Simonson said scripting has also changes, with full scripts done before art is started, but he used to work with the Marvel Method, where basic script was followed by art, followed by full script. He feels that this has made mainstream comics less interesting and has made people more like “cogs in a machine”. He finds that less interesting.
Zahler said that young artists coming into the business don’t know any other way. Zahler’s licensed work goes through his editor and then through Hasbro, too. Sometimes he would get ideas kicked back because it predicted things that were going to happen on the show, but that meant he was actually thinking along the right lines.
Simonson said that licensing properties creates a lot of limits, like when he drew Star Wars in 1981. The comic was set between two movies, so he was told there couldn’t be a romance between Luke and Leia (he didn’t know why), Han Solo couldn’t be there (was stuck in carbonite), and so he felt very limited. When he asked if they could do a story about a new Death Star, he was also told no, so he figured out what the next film was going to be about.
But Simonson feels that this is now the way limitations are placed on mainstream comics.
Asked if there are downsides to doing creator-owned work, Haspiel said that competing with sales on company work is a problem. Also, some of what creators do, like their own version of heroes, is similar. Haspiel feels that creators are competing with the films now, too. Only a “handful” of people at conventions want to look at a hero who is not Batman.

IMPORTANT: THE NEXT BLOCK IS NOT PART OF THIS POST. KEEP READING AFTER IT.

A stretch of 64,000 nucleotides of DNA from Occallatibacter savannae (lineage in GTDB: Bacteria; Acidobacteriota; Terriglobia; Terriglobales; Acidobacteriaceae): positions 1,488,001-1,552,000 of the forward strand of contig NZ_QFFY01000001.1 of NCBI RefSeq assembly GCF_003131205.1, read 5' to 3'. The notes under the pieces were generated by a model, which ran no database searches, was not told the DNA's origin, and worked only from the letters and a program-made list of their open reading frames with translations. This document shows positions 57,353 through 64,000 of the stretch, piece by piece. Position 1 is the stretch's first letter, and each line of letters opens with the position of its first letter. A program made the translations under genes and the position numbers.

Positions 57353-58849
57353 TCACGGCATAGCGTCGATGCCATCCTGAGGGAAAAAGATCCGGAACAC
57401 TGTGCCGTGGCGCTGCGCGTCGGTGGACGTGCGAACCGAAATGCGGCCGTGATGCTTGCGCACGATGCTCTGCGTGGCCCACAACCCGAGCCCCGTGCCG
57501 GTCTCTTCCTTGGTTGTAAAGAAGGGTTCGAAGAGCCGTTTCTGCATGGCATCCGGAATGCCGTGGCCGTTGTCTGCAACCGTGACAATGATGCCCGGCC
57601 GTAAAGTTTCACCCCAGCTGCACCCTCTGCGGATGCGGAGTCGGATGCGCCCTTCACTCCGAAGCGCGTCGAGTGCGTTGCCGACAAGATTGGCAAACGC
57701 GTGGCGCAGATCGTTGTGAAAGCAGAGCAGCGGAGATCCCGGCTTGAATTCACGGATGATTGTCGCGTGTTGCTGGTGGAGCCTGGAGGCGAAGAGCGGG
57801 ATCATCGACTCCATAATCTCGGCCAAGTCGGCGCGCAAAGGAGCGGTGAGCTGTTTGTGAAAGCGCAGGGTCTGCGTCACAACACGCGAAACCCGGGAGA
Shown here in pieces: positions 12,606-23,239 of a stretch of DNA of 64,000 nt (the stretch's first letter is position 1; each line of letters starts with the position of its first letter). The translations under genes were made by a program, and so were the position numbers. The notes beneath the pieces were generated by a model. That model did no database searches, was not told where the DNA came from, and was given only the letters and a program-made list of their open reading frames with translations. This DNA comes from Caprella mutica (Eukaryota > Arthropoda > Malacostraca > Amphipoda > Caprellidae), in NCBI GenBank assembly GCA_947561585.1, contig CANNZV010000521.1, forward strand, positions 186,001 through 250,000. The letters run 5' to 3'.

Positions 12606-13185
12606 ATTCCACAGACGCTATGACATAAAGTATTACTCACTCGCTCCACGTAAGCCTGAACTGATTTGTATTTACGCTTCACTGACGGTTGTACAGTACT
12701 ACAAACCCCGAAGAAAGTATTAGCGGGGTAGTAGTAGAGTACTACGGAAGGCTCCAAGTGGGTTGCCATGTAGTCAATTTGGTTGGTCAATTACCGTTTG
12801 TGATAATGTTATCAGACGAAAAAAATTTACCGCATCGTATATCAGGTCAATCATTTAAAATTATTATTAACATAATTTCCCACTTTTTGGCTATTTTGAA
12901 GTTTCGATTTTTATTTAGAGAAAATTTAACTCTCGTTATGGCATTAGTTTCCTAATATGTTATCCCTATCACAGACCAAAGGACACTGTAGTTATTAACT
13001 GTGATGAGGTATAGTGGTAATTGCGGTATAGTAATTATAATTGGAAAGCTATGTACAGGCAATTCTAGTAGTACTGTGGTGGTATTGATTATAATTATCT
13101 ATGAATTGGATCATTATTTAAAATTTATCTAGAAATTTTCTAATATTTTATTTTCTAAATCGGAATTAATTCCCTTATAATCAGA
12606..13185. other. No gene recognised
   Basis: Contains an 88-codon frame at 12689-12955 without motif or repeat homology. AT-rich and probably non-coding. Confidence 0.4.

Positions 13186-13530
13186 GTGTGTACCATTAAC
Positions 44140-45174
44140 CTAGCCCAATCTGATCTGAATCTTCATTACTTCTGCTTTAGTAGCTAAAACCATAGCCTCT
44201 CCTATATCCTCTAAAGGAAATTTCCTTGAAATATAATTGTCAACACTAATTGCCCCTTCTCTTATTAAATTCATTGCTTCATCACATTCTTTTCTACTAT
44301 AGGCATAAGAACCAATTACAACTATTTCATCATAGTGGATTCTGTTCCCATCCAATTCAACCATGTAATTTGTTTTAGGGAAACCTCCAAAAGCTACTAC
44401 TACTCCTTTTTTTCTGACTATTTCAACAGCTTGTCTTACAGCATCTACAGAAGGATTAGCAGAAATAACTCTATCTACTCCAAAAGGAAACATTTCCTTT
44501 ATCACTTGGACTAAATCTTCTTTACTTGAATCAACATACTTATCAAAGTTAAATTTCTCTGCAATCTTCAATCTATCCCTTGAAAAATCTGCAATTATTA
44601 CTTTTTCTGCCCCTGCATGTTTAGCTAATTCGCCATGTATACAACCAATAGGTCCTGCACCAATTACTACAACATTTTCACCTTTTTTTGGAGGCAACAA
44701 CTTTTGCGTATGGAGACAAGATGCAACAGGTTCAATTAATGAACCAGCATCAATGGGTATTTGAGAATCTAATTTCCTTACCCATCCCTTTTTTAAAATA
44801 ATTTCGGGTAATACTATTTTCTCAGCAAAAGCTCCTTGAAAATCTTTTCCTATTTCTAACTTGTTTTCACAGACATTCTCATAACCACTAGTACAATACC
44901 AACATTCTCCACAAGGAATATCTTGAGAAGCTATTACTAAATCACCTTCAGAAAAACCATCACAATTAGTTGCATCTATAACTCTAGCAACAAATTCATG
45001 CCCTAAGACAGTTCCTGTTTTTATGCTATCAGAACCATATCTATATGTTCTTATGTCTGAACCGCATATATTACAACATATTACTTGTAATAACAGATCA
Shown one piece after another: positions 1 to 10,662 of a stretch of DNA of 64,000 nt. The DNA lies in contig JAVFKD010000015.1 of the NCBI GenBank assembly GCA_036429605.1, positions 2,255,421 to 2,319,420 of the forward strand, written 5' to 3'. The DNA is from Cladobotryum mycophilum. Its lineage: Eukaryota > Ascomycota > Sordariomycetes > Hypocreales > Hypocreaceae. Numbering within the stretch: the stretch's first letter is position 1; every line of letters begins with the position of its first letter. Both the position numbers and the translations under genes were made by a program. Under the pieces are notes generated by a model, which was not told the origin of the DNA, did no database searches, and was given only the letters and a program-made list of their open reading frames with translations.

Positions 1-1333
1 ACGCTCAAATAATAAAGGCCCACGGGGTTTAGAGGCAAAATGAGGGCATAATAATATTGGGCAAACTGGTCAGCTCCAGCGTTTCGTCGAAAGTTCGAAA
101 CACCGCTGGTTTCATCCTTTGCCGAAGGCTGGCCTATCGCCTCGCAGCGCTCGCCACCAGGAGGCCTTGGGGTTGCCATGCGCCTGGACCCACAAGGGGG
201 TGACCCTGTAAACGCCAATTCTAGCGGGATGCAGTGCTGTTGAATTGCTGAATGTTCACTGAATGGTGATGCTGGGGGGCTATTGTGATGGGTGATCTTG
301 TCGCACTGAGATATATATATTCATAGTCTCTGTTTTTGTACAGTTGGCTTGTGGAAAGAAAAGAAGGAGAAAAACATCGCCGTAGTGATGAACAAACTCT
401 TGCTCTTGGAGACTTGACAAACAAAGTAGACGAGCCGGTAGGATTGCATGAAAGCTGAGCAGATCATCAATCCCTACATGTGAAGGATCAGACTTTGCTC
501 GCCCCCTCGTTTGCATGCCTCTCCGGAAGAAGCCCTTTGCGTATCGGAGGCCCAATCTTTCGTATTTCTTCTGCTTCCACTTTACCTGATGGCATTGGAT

Simonson said there’s a lot more comics out there now, and trying to get people to notice what you’re doing is going to be really, really difficult unless you’re doing a known character.
Zahler said that money is an issue with creator-owned, but you also “lose your support systems”. You have to publicize yourself, take the risk to print the issues, and work without an editorial staff who might be able to tell you when you’re doing something wrong. Instead he has a group of friends who will look at his work and he’s set that up for that role.
Asked if they make creator-owned works and think about TV or film development, Haspiel and Zahler said that they are focused on creating things authentic to comics, but keeping the rights is important, too. If you get offers, you make sure it’s the right deal for you, but remember that if you don’t make deals, interest may go away and it may never be developed. You have to decide whether pay or creative control are the bigger issues.
Regarding interaction with fans, Haspiel isn’t sure it’s good to “lift the veil between creator and viewer” these days, where you get more clicks for posting your lunch than a page you’ve drawn. And you also see a lot of hostilities and over-involvement from fans, tweeting death threats at creators. These days, he’s happier to draw a line and say, “Let the work speak for me”.
Simonson said he’s the world’s worst salesman of his own work. He used to be a paleontology major, so he takes a long view of things. The paper comics are going to last longer than he does, so he wants the work out there to be the best he’s capable of doing. And that’s his main goal.